How a luxury boutique hotel in Saudi Arabia’s ancient Hegra is blending the old with the new

Special How a luxury boutique hotel in Saudi Arabia’s ancient Hegra is blending the old with the new
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The Chedi Hegra, the first hotel planned for the World Heritage Site, is part of the wider mission of the Royal Commission for AlUla. (RCU Photo)
Special How a luxury boutique hotel in Saudi Arabia’s ancient Hegra is blending the old with the new
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The reception at Chedi Hegra, the first hotel planned for the World Heritage Site. (RCU Photo)
Special How a luxury boutique hotel in Saudi Arabia’s ancient Hegra is blending the old with the new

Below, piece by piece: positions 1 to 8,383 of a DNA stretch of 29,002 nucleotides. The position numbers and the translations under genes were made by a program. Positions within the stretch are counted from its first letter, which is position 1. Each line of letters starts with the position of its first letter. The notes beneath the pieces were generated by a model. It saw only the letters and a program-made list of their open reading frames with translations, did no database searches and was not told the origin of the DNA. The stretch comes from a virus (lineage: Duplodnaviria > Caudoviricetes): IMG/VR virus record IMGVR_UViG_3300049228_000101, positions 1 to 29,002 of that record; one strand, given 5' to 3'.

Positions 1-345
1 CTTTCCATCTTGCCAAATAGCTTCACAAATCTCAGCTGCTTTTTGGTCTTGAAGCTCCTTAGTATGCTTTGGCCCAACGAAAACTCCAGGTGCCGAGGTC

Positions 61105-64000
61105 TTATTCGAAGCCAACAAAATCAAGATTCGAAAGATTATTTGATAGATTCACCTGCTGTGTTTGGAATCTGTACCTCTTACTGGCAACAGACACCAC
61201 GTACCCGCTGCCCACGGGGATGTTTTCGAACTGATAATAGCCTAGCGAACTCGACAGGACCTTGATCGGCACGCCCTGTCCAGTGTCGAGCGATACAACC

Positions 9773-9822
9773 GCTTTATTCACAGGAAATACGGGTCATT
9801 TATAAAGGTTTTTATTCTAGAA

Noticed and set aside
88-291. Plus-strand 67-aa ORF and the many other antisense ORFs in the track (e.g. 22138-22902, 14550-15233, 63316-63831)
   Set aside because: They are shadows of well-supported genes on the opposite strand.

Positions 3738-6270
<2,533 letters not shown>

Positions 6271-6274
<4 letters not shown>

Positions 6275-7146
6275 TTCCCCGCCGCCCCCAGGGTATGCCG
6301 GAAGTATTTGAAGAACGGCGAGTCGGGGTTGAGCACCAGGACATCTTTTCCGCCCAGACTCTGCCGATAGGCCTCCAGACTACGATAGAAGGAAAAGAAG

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A view of the ruins of the ancient city of AlUla and the new city that stands adjacent to it. (Supplied photo)
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Updated 08 July 2023
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How a luxury boutique hotel in Saudi Arabia’s ancient Hegra is blending the old with the new

How a luxury boutique hotel in Saudi Arabia’s ancient Hegra is blending the old with the new
  • The Royal Commission for AlUla is incorporating the hotel into a historic railway station and an Ottoman fort
  • Chedi Hegra is part of the Kingdom’s broader Vision 2030 plan to draw tourists to its many heritage sites

LONDON: It takes courage and vision to make contemporary additions to precious heritage buildings in a bid to grant them a new lease of life, but the results are almost always successful and dramatic.